Jewish groups are optimistic that this week’s Supreme Court decision requiring an appeals court to reconsider the case of City College of New York Professor Leonard Jeffries will result in his being stripped once again of the chairmanship of the Black Studies Department.
Jeffries, an outspoken black nationalist, has made public remarks denigrating Jews and Italians. He sued City College after he was demoted from his chairmanship following a controversial speech in 1991.
A federal appeals court in April upheld a lower court ruling which reinstated Jeffries on the grounds that the university had violated Jeffries’ First Amendment right to free speech.
In a two-sentence order issued Monday, the Supreme Court ordered the 2nd U.S. Circuit Court of appeals to reconsider its decision in light of a decision by the high court last May that may allow public employers more latitude in firing employees whose speech disrupts the workplace.
City College, which is part of the City University of New York, is a public college.
“The board of the City University of New York had the right to strip Jeffries of his departmental chairmanship because of his outspoken racism and anti- Semitism,” said the American Jewish Committee, in a statement following the supreme Court decision.
The AJ Committee filed a friend of the court brief on behalf of the City University of New York.
“In his role as departmental chair, Jeffries was a representative of the university. A university has the right not to be represented by a bigot. Today’s ruling is a positive step for the battle to combat bigotry on campus,” said the AJCommittee.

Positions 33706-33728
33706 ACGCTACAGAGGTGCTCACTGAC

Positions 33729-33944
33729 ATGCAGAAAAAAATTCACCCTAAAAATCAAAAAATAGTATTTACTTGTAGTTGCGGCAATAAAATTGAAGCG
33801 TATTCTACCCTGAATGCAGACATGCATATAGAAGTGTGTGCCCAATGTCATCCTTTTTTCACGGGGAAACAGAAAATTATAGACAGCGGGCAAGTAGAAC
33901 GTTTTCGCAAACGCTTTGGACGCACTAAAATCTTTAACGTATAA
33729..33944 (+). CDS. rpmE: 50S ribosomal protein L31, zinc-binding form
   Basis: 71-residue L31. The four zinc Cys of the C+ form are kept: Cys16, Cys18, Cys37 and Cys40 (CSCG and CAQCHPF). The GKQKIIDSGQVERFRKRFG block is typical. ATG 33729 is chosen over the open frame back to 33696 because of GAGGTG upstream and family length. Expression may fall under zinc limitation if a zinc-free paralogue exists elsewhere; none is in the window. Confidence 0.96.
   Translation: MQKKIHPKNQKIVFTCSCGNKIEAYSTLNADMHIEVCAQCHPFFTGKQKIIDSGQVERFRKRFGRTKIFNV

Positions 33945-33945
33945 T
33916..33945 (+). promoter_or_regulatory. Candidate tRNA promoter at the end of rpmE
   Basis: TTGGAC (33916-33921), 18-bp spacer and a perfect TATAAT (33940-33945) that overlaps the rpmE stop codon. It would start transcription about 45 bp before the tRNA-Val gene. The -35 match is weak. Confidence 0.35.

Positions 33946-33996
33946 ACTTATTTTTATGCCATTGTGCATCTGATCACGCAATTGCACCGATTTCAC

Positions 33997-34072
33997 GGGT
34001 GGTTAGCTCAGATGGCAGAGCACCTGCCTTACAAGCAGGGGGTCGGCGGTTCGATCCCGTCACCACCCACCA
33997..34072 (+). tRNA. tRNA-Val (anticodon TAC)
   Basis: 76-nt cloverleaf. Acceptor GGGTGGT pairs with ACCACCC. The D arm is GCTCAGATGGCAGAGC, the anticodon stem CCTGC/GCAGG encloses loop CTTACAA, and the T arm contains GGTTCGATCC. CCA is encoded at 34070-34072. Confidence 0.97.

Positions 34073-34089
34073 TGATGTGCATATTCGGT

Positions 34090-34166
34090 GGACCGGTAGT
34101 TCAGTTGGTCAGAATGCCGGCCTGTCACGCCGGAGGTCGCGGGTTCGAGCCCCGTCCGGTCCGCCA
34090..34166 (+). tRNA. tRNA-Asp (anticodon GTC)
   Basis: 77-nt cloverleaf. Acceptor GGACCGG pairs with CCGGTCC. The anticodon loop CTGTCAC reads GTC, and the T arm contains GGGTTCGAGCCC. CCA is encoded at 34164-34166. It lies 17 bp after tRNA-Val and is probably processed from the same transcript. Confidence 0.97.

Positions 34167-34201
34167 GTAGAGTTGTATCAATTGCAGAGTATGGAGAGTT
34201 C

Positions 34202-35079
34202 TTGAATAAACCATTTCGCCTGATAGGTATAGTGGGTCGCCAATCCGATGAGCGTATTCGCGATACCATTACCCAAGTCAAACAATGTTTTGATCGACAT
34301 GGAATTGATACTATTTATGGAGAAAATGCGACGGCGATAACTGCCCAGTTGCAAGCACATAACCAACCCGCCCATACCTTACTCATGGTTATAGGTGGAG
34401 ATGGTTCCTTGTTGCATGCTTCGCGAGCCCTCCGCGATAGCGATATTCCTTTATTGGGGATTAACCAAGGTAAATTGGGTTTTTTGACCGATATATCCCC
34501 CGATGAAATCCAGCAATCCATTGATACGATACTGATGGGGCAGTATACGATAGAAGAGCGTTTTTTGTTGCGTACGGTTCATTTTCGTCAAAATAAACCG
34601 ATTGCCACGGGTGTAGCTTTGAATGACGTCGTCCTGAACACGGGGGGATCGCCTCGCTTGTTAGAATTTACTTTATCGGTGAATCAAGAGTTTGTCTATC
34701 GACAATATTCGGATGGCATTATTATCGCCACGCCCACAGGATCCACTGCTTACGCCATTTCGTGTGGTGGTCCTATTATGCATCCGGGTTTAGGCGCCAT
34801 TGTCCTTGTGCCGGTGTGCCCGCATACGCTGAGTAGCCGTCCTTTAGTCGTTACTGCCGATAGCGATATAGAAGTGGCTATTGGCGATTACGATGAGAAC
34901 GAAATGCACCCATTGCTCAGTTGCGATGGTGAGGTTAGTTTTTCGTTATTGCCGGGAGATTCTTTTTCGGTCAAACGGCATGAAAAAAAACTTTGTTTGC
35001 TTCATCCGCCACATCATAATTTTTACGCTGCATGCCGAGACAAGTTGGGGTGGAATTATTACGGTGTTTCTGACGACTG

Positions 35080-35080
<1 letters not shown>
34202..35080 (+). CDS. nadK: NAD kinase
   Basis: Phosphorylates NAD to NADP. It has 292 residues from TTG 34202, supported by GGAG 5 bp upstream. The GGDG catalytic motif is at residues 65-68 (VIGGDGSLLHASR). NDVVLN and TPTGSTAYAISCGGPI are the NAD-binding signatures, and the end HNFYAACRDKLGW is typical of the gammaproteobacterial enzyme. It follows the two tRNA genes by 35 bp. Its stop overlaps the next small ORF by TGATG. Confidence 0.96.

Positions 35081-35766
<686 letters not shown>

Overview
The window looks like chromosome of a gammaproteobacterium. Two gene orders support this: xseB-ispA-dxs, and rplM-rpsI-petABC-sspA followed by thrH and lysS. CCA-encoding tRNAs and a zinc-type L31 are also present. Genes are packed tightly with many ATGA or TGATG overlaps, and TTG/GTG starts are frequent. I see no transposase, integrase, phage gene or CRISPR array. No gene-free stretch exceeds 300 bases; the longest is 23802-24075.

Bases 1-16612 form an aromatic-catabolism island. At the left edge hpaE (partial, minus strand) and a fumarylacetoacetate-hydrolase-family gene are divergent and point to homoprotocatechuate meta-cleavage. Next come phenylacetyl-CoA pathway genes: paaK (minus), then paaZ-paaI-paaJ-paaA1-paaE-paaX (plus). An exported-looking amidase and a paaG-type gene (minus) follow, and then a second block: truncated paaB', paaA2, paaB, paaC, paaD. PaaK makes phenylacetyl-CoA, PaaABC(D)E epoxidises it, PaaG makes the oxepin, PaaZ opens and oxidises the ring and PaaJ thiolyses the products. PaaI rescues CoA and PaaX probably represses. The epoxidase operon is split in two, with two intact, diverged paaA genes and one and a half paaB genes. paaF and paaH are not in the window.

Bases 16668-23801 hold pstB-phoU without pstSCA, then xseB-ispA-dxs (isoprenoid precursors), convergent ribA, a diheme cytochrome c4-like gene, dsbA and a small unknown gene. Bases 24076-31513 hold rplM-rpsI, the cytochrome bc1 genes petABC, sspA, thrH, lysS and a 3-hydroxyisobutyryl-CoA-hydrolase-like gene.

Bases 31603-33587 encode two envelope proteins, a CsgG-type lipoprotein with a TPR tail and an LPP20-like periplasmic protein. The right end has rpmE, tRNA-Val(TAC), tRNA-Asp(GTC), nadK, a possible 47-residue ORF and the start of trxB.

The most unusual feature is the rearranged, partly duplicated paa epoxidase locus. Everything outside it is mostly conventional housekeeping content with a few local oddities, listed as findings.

The controversy erupted in July 1991, after Jeffries gave a speech at the Empire State Black Arts and Cultural Festival in which he said that “rich Jews” financed the slave trade and that Jews in the film industry had conspired with Mafia figures to “put together a system of destruction of black people.”
City College then demoted him, although he remained a tenured professor.
Last year, U.S. District Judge Kenneth Conboy ordered his reinstated as chairman, despite the school’s argument that Jeffries was demoted because of his poor administrative record and not because of the speech.
The jury in the case also awarded Jeffries $360,000 in damages.
The appeals court upheld his reinstatement, although it ordered a new trial on the amount of damages. The issue of damages was not before the Supreme Court.
Among the other groups which filed an amicus brief in the case was the Anti- Defamation League.
“We are optimistic that the final outcome of this case will be a court determination that Professor Jeffries does not have an unrestricted right, as a department chair at a public university, to deliver a message of bigotry and hate directly contrary to his employer’s mission,” said a statement issued by Robert Machleder, chairman of the ADL New York regional board, and Anita Sher, director of the ADL’s New York regional office.]